Which Health-Screening Tests Should Be Included in Your Yearly Checkup?

Your health can be an investment that upgrades the quality of your life, or it can be a costly expenditure that can interfere with your relationships, finances, career, and overall well-being. If you don’t want the latter to happen, then you have to take a more proactive stance in maintaining good health. This means being conscious and careful in your everyday choices, from the food you eat to the habits you practice.

Aside from a healthy diet and exercise, you should make annual medical screenings a part of your lifestyle. Do not wait until you get sick before you seek medical advice. Annual examinations help you stay on top of the state of your health, make the necessary lifestyle changes to correct issues, and even maintain peace of mind.

Which Health-Screening Tests Should Be Included in Your Yearly Checkup?
Which Health-Screening Tests Should Be Included in Your Yearly Checkup?

You might get overwhelmed with all the different tests available, but here are some of the important ones you should have.

Blood Pressure 

Coronary heart disease (CHD) is the leading cause of death around the world and claims the lives of more than 370,000 people every year, according to the Center for Disease Control and Prevention. Several factors can increase your chances of developing heart disease, including high blood pressure. For this reason, it is important that you monitor your blood pressure (using blood pressure sensors) and high cholesterol levels by including it in your annual health screening.

If you are forty years old or older or between eighteen to thirty-nine years old, with a family history of heart disease, then it is advisable you include a blood pressure screening. No special preparations are needed to get a blood pressure exam, but it’s advisable to avoid caffeinated beverages and smoking before the test to ensure that it doesn’t interfere with the reading. Furthermore, make sure to make a list of medications that you are taking that might affect the test, like nonsteroidal anti-inflammatory drugs, antidepressants, or birth control pills.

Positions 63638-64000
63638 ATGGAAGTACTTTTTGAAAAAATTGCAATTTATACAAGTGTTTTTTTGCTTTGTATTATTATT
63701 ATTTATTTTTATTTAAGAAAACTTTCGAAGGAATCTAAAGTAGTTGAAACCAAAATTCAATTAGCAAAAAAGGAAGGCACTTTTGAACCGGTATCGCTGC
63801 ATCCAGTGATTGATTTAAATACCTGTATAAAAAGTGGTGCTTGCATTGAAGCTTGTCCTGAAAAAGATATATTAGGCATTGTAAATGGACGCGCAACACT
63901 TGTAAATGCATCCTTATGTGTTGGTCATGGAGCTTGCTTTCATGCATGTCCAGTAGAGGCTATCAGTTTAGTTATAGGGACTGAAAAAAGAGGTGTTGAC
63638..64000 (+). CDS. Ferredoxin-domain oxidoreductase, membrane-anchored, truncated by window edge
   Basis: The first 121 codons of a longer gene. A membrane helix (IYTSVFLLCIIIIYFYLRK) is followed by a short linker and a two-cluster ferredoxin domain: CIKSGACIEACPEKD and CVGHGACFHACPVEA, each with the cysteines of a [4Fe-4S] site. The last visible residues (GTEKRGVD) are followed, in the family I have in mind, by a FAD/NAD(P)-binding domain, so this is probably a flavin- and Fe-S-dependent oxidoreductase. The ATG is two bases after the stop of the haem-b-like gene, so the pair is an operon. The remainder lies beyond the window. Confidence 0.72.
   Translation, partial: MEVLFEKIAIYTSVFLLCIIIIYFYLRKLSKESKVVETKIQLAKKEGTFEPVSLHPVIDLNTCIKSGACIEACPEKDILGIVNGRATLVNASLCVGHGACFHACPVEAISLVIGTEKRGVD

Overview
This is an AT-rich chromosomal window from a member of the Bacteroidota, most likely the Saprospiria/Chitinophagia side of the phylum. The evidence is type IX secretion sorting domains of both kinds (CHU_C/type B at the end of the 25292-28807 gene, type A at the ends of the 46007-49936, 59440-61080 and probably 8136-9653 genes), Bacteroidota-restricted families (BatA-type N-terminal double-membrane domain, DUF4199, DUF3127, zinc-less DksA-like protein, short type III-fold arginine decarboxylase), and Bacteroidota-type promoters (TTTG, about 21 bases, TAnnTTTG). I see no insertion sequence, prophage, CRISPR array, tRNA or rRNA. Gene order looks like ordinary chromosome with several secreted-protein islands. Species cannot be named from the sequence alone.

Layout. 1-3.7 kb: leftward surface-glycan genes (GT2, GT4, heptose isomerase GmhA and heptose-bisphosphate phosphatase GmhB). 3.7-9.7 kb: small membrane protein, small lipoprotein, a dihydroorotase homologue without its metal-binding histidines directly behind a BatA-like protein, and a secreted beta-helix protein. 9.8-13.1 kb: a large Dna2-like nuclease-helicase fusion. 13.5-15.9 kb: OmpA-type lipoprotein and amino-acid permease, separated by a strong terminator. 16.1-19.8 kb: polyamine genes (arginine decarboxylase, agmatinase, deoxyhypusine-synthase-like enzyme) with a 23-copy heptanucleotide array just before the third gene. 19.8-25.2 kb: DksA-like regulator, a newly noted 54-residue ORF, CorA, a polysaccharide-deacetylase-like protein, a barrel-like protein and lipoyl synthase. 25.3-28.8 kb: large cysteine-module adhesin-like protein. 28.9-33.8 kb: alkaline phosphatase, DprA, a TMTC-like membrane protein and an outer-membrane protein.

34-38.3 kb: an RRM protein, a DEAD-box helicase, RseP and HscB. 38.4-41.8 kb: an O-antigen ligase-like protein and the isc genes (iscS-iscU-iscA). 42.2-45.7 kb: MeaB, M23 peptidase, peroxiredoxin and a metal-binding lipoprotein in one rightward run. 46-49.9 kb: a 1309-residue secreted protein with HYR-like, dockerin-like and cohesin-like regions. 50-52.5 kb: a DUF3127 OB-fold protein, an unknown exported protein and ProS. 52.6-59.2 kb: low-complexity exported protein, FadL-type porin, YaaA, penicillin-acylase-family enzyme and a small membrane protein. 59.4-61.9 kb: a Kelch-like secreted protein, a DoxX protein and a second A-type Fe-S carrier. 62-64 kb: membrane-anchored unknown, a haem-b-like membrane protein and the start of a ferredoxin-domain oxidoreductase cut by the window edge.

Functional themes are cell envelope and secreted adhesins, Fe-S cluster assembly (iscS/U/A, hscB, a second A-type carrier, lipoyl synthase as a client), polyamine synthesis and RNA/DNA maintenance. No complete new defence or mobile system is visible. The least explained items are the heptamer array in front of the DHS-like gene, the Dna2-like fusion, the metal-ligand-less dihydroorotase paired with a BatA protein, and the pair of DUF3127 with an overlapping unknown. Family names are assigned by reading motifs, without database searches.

Cholesterol Screening

Aside from high blood pressure, having high cholesterol levels can increase your chances of developing heart disease. It is also advisable to get a cholesterol screening every year if you have been diagnosed with diabetes, stroke, high blood pressure, and obesity. Complete cholesterol tests are called lipid panels or lipid profiles; they are designed to measure the total amount of cholesterol in your blood.

Cholesterol tests typically involve collecting a blood sample, a procedure that takes a few minutes and is relatively painless. Your doctor may ask you to go on a fast for nine to twelve hours if you are getting a complete lipid profile. This means you cannot consume anything during the fasting period other than water. If you are only getting your high-density lipoprotein (HDL) cholesterol tested, then you may be allowed to eat before the test.

Body-Burden Test

Did you know that your body is exposed to thousands of toxic chemicals every day? When these pollutants accumulate in your system, they can manifest in symptoms like coughs, asthma, headaches, and fatigue. The source of these toxins may come as a shock to you. You get them from consumer products you can easily buy in the grocery store like makeup, home furnishings, and cleaning agents. In the United States, there are eighty thousand chemicals permitted to be in use, but only five hundred of those were required by the EPA to undergo toxicity testing.

Adults are not the only ones susceptible to the harmful effects of these pollutants. A groundbreaking study conducted by the Environmental Working Group revealed that two hundred toxic chemicals were identified in the umbilical cord blood of unborn babies. The total amount of toxins found in your body at any given time is called your body burden, and a body-burden test is designed to identify what chemicals you have in your system. This test is conducted by analyzing tissues and fluids from your body like blood, urine, and breast milk. The results can give you valuable insight into what you can do to detox your body and any lifestyle changes you can make to lessen your contamination and exposure.

Dental Screening

Don’t wait until you feel any discomfort in your teeth and gums before scheduling an appointment with your dentist. You should have an oral checkup at least once a year or more frequently if you are at risk for dental problems. Issues like tooth decay, cavities, and sensitive gums are not only painful and inconvenient; they can interfere with your quality of life and negatively affect your self-esteem. Furthermore, untreated dental problems can lead to more serious health concerns. For instance, a simple tooth cavity when untreated can lead to a host of complications like an abscess, which can trigger life-threatening conditions like sepsis and other infections.

A yearly dental checkup helps you and your physician touch base on what you need to do to improve your oral hygiene and health. Regular appointments ensure that your dental records are up-to-date and accurate.

Thanks for stopping by today, I hope you’ve enjoyed this post.

rachel bustin


*This is a collaborative post


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